$0$. For example, if we assumed some standard two’s complement method, it could
represent range $[-128,127]$ (it’s just an example though, because it is not
what `exp`

represents).

Given a certain value $E$, all the combinations of `frac`

give $2^{23}$
equispaced values in the range $[2^E,2^{E+1})$. If $E$ is incremented by one, it
opens a new interval of $2^{23}$ equispaced values, which has no overlap with
the previous interval.

In terms of comparison, we can then already observe a few things. First, if two
numbers have opposite signs, then the positive number is automatically the
greatest. Otherwise, we have to then consider the signed value of $E$. That is,
between two floating-point numbers, the one with the greatest $E$ value is the
greater number. Finally, if both numbers have the same sign and the same $E$,
then the number with the greatest $M$, that is the greatest `frac`

field, is the
greater number.

## Format: advanced

$E$ is actually not directly stored in `exp`

as a signed integer, as
hypothesised above. Instead, it is stored as a “biased value”. This means that
$E$, which is meant to belong to a contiguous range of 256 negative and positive
numbers centered around 0, is offset by a bias in order to be stored in `exp`

as
a strictly positive value (i.e., an unsigned integer).

The bias for single-precision floating-point numbers (`float`

) is set to $127$.

So for instance, if, for a given float, the `exp`

field contains combination
`00101010`

(decoded as an unsigned integer as $42$), it would in fact represent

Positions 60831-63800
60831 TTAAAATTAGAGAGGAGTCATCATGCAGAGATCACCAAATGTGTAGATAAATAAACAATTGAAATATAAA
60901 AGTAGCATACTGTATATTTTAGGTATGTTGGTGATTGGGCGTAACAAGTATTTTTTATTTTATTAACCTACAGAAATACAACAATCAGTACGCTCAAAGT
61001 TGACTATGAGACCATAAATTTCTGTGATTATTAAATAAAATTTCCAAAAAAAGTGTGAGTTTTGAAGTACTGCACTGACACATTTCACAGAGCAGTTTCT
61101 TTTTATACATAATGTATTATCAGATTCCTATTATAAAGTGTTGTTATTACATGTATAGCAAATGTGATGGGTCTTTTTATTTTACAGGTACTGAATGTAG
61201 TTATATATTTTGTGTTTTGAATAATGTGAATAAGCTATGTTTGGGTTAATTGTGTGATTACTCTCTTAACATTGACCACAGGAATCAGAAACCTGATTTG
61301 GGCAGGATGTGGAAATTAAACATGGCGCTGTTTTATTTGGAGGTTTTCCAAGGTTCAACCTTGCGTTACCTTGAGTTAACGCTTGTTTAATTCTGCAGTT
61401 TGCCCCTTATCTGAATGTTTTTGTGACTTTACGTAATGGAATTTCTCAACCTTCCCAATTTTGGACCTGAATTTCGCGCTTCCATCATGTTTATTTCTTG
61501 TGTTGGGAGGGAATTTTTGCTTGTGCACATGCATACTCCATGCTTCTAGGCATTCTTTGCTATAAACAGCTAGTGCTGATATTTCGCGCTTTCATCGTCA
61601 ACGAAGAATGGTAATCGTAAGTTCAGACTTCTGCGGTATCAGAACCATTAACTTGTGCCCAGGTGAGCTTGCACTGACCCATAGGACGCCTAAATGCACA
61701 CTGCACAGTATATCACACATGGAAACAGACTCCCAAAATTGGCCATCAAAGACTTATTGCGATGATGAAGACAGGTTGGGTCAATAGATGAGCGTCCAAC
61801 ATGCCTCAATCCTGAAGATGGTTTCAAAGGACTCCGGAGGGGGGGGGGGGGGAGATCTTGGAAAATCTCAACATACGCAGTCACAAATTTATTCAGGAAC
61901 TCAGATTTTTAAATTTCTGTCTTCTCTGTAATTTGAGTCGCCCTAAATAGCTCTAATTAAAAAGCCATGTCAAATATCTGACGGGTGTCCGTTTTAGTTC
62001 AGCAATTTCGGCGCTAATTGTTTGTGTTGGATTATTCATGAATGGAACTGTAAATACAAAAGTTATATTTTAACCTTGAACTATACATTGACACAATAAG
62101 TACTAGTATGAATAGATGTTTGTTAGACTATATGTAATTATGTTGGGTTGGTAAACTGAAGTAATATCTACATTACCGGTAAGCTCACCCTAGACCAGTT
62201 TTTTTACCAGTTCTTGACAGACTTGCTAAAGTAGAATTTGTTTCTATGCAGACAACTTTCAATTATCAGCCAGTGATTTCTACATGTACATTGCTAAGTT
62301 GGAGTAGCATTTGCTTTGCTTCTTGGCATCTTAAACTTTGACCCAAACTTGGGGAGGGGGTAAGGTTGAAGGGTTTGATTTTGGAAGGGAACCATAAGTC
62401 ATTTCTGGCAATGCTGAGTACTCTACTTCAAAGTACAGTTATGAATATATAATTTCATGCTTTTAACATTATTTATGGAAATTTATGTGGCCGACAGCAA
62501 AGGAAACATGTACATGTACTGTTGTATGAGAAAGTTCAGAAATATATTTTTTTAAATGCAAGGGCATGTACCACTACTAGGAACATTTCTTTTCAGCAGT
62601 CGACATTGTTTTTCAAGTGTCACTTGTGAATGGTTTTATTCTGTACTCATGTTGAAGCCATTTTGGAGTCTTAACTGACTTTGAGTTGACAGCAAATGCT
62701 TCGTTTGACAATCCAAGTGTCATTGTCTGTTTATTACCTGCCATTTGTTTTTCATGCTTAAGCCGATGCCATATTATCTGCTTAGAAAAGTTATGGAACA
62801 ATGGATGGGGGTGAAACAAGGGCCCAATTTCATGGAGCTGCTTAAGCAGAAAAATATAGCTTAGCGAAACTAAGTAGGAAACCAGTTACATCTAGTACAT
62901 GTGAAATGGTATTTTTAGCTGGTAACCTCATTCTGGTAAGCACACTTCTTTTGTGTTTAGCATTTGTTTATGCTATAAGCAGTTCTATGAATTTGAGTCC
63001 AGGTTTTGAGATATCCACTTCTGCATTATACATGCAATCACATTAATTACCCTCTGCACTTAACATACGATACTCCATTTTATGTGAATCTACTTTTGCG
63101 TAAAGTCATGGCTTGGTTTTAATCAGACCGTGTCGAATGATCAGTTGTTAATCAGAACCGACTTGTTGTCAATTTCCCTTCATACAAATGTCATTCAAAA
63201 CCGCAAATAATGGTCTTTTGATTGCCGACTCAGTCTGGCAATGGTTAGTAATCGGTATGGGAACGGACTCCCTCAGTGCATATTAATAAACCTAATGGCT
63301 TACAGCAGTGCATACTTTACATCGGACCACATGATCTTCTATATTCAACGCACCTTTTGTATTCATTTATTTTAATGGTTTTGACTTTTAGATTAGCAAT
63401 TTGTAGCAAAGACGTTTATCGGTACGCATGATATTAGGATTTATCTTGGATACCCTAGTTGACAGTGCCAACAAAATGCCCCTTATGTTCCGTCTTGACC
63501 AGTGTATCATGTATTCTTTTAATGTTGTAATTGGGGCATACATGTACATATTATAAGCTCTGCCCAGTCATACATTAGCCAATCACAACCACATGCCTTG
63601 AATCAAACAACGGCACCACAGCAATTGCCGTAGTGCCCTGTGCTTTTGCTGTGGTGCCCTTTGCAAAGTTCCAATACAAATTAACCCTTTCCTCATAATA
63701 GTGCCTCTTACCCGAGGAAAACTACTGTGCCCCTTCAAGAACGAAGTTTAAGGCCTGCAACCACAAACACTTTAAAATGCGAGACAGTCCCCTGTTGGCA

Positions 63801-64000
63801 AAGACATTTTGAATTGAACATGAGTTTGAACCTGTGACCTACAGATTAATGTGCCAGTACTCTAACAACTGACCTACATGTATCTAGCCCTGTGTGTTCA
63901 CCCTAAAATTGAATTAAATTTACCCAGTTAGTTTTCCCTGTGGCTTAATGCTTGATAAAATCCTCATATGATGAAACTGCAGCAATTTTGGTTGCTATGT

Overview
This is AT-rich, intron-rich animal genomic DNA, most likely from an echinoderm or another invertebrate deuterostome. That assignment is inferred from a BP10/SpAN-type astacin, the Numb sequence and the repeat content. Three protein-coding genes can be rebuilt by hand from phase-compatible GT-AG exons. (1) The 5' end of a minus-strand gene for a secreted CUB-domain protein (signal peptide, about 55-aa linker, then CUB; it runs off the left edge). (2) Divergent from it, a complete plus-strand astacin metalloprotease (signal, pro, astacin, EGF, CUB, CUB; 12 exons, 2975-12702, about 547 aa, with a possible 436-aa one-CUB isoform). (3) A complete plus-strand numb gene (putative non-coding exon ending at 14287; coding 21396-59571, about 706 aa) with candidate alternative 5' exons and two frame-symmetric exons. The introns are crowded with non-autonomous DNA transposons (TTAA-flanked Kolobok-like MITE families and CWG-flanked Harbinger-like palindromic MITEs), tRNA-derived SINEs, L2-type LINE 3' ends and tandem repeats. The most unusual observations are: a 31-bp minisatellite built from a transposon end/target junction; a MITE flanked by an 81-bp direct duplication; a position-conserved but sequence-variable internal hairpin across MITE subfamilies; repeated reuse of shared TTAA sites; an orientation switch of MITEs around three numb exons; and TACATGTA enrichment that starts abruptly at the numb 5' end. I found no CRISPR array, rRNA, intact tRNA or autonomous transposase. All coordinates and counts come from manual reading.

an exponent $E = 42 - 127 = -85$, which is negative. The float would be a rather
small number.

In this other direction, if we tried to represent a large floating point number
such as $1.frac * 2^{42}$ (we don’t care about the mantissa here), then $E$
would be equal to $42$, but it would be stored in field `exp`

as $42 + 127 =
169$ after being offset by the bias.

## Comparison of floating-point numbers

Why are we using this biased representation for $E$? Well, it has to do with being able to compare floating-point numbers very quickly and efficiently!

### Naive approach

Let’s start by considering the case where $E$ was stored in `exp`

directly as a
signed integer, using the two’s complement method. In that case, the range of
$E$ would be $[-128, 127]$. If we had to compare two floats, it would be fairly
complex because we’d have to look at the sign bit, and then we’d have to apply
the comparison method for signed integers on the `exp`

field:

- If the two floats have opposite sign bits, then the float with the
positive sign (i.e., sign bit of
`0`